It's like Tinder, but for body odor.
The smell of love is in the air, literally, in a new conceptual online dating platform called Smell.Dating. The idea, conceived by artist and environmental engineer Tega Brain and her colleague Brian House, is to put the pheromones you generate while swiping through Tinder or scanning OkCupid messages to good use. Smelling a prospective date, they posit, is all you need to decide if you are compatible.
Brain partnered with Useless Press co-founder Sam Lavigne to bring this theory out into the real world. Right now, you can help test Brain's theories—and potentially meet the love of your life—with the system they've developed. The Smell.Dating website describes the process thus:
"1. We send you a t-shirt. 2. You wear the shirt for three days and three nights without deodorant. 3. You return the shirt to us in a prepaid envelope. 4. We send you swatches of t-shirts worn by a selection of other individuals. 5. You smell the samples and tell us who you like. 6. If someone whose smell you like likes the smell of you too, we'll facilitate an exchange of contact information. 7. The rest is up to you."
Notice how the process includes no profile pictures, no likes or dislikes, no bio, no app. The project is vastly different from the common wisdom about what makes a good online dating service, and it's founded on serious research. "Unlike sight and sound, smell is interpreted first in terms of memory and emotion before being mapped to language," reads the website, citing sources as diverse as a 2010 study from Experimental Biology and Medicine and the research of Immanuel Kant. "The olfactory apparatus is a nontrivial source of information and the extent of its impact on our social lives is currently unknown. However when it comes to long-term romantic partnership it may actually be riskier to ignore the powerful signal of scent than to rely on it. Smell researchers even speculate that high contemporary divorce rates may be related to the overuse of deodorants and the underuse of our natural olfactory intelligence."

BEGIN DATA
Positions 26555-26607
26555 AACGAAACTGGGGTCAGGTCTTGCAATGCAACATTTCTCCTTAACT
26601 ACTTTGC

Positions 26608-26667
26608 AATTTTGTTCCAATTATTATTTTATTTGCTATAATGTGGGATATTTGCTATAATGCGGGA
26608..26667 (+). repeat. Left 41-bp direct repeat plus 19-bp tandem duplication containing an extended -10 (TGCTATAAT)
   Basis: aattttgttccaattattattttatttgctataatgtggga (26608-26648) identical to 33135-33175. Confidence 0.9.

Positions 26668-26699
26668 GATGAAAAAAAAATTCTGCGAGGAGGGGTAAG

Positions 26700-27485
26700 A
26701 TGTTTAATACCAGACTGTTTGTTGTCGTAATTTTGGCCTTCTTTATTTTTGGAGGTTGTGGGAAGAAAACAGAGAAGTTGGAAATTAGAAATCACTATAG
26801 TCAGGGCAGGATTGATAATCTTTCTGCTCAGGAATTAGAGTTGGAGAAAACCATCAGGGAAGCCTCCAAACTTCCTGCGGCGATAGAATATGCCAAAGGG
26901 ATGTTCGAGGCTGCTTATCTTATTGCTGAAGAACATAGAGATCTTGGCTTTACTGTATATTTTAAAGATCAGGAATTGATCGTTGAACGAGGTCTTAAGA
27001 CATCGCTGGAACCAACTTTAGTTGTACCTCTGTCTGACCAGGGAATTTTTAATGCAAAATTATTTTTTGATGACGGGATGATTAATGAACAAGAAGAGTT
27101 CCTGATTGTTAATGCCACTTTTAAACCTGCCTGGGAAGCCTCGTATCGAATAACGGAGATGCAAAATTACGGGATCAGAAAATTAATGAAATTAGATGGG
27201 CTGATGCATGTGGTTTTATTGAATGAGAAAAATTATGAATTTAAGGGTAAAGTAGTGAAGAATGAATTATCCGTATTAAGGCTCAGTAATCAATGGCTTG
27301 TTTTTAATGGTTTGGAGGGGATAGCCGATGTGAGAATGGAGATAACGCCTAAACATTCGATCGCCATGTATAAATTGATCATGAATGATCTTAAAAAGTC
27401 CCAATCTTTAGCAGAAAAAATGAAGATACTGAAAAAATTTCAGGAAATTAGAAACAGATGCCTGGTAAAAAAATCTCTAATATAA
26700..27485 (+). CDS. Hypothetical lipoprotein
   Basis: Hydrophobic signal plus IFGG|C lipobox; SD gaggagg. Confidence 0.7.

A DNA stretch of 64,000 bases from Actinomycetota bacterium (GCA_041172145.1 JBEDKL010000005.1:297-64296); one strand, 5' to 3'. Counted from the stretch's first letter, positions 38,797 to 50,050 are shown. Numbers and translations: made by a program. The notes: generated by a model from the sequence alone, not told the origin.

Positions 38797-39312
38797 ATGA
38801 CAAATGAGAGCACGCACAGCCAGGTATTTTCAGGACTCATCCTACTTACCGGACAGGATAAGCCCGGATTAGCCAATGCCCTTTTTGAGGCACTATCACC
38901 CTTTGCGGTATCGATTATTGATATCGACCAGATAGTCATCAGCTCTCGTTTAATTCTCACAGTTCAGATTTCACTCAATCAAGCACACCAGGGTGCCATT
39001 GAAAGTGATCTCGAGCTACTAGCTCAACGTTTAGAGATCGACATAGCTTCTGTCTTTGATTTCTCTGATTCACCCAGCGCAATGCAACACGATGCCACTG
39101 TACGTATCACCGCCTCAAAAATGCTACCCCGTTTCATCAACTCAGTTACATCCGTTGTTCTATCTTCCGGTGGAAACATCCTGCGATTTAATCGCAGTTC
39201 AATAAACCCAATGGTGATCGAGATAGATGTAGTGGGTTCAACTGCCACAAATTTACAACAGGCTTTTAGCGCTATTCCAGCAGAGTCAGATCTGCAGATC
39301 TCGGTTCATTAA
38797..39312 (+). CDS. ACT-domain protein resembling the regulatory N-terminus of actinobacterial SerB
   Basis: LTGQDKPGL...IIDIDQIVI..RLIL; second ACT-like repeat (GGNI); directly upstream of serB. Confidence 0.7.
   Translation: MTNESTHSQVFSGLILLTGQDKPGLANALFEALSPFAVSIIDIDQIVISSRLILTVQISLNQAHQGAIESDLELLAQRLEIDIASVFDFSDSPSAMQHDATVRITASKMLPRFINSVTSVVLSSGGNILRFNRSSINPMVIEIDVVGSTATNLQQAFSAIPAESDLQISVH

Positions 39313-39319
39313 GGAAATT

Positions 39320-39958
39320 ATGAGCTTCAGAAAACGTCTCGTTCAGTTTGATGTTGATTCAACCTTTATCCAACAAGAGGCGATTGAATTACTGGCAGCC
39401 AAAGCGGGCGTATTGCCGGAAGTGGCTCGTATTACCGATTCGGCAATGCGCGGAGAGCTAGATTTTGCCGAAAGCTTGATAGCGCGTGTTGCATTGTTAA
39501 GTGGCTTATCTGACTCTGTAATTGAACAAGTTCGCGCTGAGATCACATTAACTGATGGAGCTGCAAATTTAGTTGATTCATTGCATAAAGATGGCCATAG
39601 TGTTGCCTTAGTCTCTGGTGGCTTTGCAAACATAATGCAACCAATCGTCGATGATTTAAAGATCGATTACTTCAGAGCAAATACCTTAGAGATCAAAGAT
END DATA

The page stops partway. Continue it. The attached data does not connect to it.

That's how important smell could be to relationships—jamming our ability to smell untrustworthiness could be a reason for high divorce rates. Lavigne and Brain mix this incredible body of scientific research with common practices of established online dating services for an experience that improves and critiques the whole concept of internet relationships.
They've Tinder-ized their service by ensuring you only hear from those with whom you match. "Mutual matching is funny as it's an algorithmic attempt to save you from rejection. Isn't that a dream—love without rejection? We're incorporating that as it's a nice promise," Brain tells The Creators Project. "But unlike dating sites we're deliberately collecting almost no user data. The gender, sexual preference or age of our users remains unknown to us and to each other. Our service is so much about disconnecting you from your inevitable prejudices and giving you a chance to see what your subconscious visceral perception selects. You can't choose what smells or tastes you respond to, its intuitive. You have to trust your nose."
The service costs $25 a pop, covering materials alone—Lavigne assures us that this is an artistic experiment, unlikely a business with which they intend to disrupt any industries. The first 100 New Yorkers to apply for "The first mail odor dating service," will test their theories about smell, pheromones, and the supposed sterility of online dating. And if science alone isn't reason enough to try Smell.Dating, Lavigne and Brain also invoke serendipity, encouraging visitors to "embrace the musky possibilities."